Once an accused individual, or defendant, is arrested for allegedly committing a crime, there are certain legal proceedings that'll occur. The defendant will be booked by the police. This means that he'll be fingerprinted, photographed and put in a holding cell. The defendant will remain in the cell until his initial appearance. An initial appearance is the first proceeding in front of a judge.
The police may also release a defendant on bail. This means that the defendant or a third party pays or pledges to pay a set amount of money to allow the defendant's temporary release. The defendant is obligated to return for the initial appearance.
Purpose of Initial Appearance
There are two important reasons for an initial appearance. The first reason is to inform the defendant of his legal rights. The defendant may not be aware of what exact rights he has after his arrest. The judge will inform him of these rights to help him in his decisions.
The second reason for an initial appearance is to prevent coercive interrogation by the police. The defendant is entitled to an initial appearance without unnecessary delay after he's arrested. If there's a long delay, the police may attempt to secure a confession using improper techniques. The defendant is entitled to be fully advised of his rights by the judge.
Some states may combine the initial appearance with the arraignment. An arraignment is a proceeding before the court where the charges are formally read to the defendant. He may also enter a plea to the charges at this proceeding. A plea is the defendant's answer to the charges.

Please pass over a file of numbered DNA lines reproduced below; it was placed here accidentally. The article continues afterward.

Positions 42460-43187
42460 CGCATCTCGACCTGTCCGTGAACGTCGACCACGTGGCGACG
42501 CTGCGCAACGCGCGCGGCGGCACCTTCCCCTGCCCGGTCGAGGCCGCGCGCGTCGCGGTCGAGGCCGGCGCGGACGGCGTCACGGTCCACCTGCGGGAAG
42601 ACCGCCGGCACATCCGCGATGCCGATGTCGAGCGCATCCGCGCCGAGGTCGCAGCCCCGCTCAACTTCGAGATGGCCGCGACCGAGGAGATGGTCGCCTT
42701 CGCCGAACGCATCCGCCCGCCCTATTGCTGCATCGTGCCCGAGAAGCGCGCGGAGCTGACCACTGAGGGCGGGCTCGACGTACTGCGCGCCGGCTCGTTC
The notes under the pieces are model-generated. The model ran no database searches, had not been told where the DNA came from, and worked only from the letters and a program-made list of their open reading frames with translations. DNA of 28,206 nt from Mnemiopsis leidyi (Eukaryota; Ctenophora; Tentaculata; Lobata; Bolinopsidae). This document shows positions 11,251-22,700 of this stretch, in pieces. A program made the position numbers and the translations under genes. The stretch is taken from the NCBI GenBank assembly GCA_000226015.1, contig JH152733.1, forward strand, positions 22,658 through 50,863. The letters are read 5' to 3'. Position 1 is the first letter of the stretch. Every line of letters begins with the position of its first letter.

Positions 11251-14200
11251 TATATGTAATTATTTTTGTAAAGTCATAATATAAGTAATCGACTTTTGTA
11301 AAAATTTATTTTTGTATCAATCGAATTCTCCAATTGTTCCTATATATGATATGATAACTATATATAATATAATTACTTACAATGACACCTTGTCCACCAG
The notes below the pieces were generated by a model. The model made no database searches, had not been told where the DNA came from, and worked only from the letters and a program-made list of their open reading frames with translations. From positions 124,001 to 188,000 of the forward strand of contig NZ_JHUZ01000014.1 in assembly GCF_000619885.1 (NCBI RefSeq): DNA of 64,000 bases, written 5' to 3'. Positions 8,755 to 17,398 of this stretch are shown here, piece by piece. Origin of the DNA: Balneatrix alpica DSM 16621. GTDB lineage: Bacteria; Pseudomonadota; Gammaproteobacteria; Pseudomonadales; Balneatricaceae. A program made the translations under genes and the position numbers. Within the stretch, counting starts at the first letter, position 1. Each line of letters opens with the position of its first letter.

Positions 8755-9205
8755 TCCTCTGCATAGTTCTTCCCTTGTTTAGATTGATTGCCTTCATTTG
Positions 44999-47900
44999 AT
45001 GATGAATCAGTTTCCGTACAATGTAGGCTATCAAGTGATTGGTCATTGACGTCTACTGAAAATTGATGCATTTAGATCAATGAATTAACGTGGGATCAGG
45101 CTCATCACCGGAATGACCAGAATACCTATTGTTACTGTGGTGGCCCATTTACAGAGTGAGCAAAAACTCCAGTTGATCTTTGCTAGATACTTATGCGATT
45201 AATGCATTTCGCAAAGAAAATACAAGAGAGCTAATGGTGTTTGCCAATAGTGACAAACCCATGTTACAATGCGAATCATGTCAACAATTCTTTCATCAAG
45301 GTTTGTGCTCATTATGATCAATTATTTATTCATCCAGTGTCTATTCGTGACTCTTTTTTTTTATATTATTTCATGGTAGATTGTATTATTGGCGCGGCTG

Rights of Defendant at Initial Appearance
There are certain key rights that the defendant must be informed of at the initial appearance. Some rights may depend on whether the defendant is being charged with a felony or a misdemeanor. A felony is a crime that's punishable by death or imprisonment for more than one year. A misdemeanor is a crime that's punishable by a fine or imprisonment less than one year.
States vary as to what rights the defendant must be told at the initial appearance. If the defendant is charged with either a misdemeanor or a felony, the judge must usually inform him of:
The judge will decide whether to allow the defendant to be released on bail. The defendant is entitled to a reasonable opportunity to consult with a lawyer. Most states will appoint an attorney if the defendant is too poor to obtain one. However, the defendant may not have a right to a court-appointed lawyer if he's only charged with a misdemeanor.
Warrantless Arrest of Defendant
Judges are extra careful at the initial appearance if the defendant was arrested without a warrant. A warrant is an official order from a judicial officer that authorizes the police to arrest a defendant. Judges want to prevent the unlawful detention of suspects by police.
If there's no warrant, the judge must determine whether there's probable cause to justify the arrest of the defendant. Probable cause means that that there's a reasonable ground in the facts and circumstances for a belief that the defendant committed the crime. If there's no probable cause, the judge will have the defendant released from custody. This determination will be made at the initial appearance or a probable cause hearing soon after.
Remedy for Unreasonable Delay
If there's an unreasonable delay between the time the defendant is arrested until his initial appearance, the judge will normally suppress any confession or statements made during this delay. Courts will vary as to what's an unreasonable delay. There's no set time that constitutes a delay that's unacceptable. Each case is determined on its own facts and circumstances.